I converted the old webcam motion detection thing to AS3 today. Not that it improves the performance much, just wanted to play around with it (source).
A common task that has changed drastically in ActionScript 3.0 is loading a library image via its linkageID into a BitmapData object and attaching it to a movieclip. In ActionScript 2.0, this can be done like so:
import flash.display.BitmapData var bmp:BitmapData = BitmapData.loadBitmap("linkageID"); var img = createEmptyMovieClip("img",0); img.attachBitmap(bmp,0);
In ActionScript 3.0 movieclips and bitmaps are not attached or created like this – everything is created with the new keyword. Also, a BitmapData object should be dropped into a new Bitmap, which can be added to the stage with the all-important addChild() method.
Since a library bitmap inherits from BitmapData, you now set the class of the bitmap its Linkage Properties in Flash CS3, instantiate it and wrap it in a Bitmap object that you add to the stage:
Where ‘Butterfly’ refers to the bitmap library item you’ve given the class definition ‘Butterfly’. The Base class is generated automatically. These five lines of code can be shortened to one, but is less readable:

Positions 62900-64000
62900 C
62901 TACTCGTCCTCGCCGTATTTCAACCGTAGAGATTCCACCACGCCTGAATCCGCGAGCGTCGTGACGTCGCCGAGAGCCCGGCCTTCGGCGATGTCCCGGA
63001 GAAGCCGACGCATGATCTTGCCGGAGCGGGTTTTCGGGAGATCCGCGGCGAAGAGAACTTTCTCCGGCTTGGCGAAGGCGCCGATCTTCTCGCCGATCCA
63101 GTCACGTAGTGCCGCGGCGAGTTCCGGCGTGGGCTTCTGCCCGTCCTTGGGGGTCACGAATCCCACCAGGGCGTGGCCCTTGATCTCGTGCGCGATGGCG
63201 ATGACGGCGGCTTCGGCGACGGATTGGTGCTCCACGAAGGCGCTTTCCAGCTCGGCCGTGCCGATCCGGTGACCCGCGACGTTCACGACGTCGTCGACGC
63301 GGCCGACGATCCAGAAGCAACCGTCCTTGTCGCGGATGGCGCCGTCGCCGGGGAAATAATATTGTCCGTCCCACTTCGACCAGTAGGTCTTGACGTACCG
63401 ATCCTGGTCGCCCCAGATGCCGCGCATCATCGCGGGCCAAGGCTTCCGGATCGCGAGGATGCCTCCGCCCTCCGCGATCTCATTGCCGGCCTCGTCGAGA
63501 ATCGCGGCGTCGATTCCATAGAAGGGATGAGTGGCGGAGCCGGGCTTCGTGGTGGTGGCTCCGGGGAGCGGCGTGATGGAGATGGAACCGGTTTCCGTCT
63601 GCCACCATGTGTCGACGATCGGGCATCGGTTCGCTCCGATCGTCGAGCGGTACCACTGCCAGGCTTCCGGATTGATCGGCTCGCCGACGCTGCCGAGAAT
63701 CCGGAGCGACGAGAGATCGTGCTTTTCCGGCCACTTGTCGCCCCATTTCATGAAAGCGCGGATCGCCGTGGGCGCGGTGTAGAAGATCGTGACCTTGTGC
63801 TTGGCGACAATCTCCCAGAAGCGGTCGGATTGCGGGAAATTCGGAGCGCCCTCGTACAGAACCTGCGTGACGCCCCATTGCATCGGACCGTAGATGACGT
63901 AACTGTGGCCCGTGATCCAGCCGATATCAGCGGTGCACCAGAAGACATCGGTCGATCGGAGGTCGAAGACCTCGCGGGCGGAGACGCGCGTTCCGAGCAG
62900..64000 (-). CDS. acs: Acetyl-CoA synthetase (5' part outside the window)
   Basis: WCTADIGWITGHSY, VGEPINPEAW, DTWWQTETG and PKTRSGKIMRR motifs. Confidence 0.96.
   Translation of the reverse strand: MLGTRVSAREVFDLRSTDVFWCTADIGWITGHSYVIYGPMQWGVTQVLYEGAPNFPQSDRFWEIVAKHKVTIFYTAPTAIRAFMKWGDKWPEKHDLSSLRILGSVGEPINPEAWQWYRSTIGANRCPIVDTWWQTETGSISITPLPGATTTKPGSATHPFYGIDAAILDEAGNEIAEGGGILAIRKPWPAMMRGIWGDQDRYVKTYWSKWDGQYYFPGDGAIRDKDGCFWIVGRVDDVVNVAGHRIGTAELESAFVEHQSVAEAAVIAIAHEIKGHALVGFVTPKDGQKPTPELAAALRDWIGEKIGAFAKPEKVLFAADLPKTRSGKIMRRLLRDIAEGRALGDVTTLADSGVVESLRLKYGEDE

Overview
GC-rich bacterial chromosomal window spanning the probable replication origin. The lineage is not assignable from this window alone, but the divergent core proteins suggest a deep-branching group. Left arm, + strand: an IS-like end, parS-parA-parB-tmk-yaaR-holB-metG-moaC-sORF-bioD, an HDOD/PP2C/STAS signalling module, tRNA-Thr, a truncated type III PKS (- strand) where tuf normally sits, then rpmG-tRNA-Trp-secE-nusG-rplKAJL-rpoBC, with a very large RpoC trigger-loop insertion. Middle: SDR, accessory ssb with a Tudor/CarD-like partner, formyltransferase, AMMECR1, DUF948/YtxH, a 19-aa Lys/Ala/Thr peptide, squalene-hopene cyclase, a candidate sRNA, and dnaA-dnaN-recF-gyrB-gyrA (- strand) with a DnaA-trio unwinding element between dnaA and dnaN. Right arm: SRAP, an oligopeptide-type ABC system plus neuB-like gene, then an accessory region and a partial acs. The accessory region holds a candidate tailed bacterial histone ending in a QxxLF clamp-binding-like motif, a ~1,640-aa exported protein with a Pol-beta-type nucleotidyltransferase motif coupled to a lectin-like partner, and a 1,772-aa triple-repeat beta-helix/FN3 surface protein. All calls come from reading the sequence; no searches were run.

var img = addChild(new Bitmap(new Butterfly(0,0)));
Note that in Flex Builder, unlike Flash CS3, you would embed an image using the embed meta tag, associating it with a variable, instead of its Linkage Properties dialog:
[Embed(source='image.jpg')] public var Butterfly:Class;
Building SWFs in Flex Builder is a whole different topic – so stay tuned!
As you can see, I’ve started a blog. I’ve also officially made the leap to ActionScript 3.0 for all my production. Some things I have noticed:
- Your memory management needs to be fastidious to avoid memory leaks and weird behaviour (more on this later)
- It feels more like a real programming language at last
- It runs A LOT faster. Tell a client this, if they’ve got you maintaining some AS2 dead horse
I’ll be posting stuff I learn about AS3 that you should know as I go… so stay tuned.